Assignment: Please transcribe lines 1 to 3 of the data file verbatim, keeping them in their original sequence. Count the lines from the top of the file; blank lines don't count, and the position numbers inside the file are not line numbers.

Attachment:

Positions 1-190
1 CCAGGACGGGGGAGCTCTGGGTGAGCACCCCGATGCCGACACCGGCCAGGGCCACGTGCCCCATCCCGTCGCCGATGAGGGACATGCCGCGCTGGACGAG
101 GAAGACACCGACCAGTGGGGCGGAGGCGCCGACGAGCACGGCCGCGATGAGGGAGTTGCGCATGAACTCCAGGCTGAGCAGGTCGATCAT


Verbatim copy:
Positions 1-190
1 CCAGGACGGGGGAGCTCTGGGTGAGCACCCCGATGCCGACACCGGCCAGGGCCACGTGCCCCATCCCGTCGCCGATGAGGGACATGCCGCGCTGGACGAG
101 GAAGACACCGACCAGTGGGGCGGAGGCGCCGACGAGCACGGCCGCGATGAGGGAGTTGCGCATGAACTCCAGGCTGAGCAGGTCGATCAT